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Nuts & Bolts: how our Canadian Monarchy works within the Constitution

You’ve probably played or watched a soccer or hockey game. To make sure that the players obey the rules of the sport so that both teams have a chance to win, there is always a referee – someone who doesn’t take sides but assures fair play and makes the difficult calls about penalties and off-sides. In many ways, The Queen’s role today is similar to that of a referee or umpire. Thus, we call our way of government “constitutional” monarchy.

Centuries ago, kings and queens were “absolute” monarchs: they ruled, and their personal word was law. This did not always seem fair to their people! Think back to when you were younger. A parent sometimes told you “Go to bed,” or “No, you can’t go out.” Probably you wanted to keep watching television, go to a movie or hang out at the park. But your folks’ word was “law.” However, you gradually grew up, and your parents slowly gave you more freedom. And they probably reminded you that with more freedom comes more responsibility.

In much the same way, as society evolved and wanted more freedom, and to have elected persons take on the responsibility of governing, many countries chose to become “constitutional” monarchies. This term means that the monarch’s first duty is to maintain the laws which elected members of a parliament have passed.

So the monarch now became not a ruler giving orders, but more like a referee, acting to preserve the rule of law, within the rules of the Constitution – a basic law which lays out how a country is governed. Just like the rules of baseball or lacrosse. The monarch cannot simply say “my way or the highway!” The ref can’t decide “I like Stephanie, so she can high-stick.” What could easily happen to a game played without a referee?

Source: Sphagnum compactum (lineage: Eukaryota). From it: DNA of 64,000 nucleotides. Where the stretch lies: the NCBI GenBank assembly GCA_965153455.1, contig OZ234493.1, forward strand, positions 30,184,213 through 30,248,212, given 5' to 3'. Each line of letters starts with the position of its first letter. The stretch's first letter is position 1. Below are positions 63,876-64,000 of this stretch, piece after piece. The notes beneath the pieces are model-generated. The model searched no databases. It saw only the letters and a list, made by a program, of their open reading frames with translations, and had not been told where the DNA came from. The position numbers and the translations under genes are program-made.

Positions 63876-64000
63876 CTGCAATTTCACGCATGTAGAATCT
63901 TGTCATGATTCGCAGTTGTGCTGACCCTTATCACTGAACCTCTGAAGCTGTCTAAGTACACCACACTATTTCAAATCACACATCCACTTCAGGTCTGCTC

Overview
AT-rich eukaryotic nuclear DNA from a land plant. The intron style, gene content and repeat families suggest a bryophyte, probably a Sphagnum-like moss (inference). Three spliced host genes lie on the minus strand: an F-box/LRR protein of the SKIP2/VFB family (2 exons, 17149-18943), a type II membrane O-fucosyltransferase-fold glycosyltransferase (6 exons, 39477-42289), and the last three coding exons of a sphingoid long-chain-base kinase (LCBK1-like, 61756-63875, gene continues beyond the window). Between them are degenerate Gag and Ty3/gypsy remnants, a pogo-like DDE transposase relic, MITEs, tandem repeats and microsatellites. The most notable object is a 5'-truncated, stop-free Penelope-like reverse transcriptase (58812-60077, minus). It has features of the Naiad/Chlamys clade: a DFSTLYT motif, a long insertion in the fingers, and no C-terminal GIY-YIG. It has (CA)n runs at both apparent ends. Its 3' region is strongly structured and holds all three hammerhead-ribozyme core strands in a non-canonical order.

To symbolize our free and inclusive way of life in Canada’s democracy – which many throughout the world envy – our Queen or her representative must officially open each session of Parliament or a provincial legislature; and nothing approved by Parliament or a provincial legislature becomes law until it has received The Royal Assent. This is another way of making sure that “the rules of the game” (in this case, of our Constitution) are followed.

Canada’s Monarchy is important because it guarantees responsible government in our country. “Responsible government” means that a Prime Minister (or Premier, in the provinces) and cabinet only hold office so long as they have the support of the House of Commons or legislature, whose members the people have elected.

In this way, a Prime Minister or premier can never become a dictator, who says, “I am so popular that there is no need to have an election. The people love me. I will stay in office for the good of the country.” This, together with phony elections, actually happens in many countries around the world. The Crown would not permit this to occur in Canada, and would either cause an election to be held or the Prime Minister to be replaced.

Can you think why it would be dangerous for even an elected leader to hold all a country’s power?

So you might think of the Monarch and her vice-regal representatives acting as an Epi-Pen in our knapsack or school office, or a fire extinguisher or in our home, school or place of work. Most of us will never need to use these devices. But we’re very glad they are there! Their presence reminds us all of our responsibility for safety in respect of allergies and fire.

In the same way, these “reserve” powers of the Crown are seldom used; but the fact that they exist is a reminder to our leaders that Canada’s democracy expects them to play by the rules!

Here is a more detailed explanation of Constitutional monarchy suitable for older students.

Here is the text of the most important part of Canada’s written Constitution, The Constitution Acts 1867-1982

Queen Elizabeth II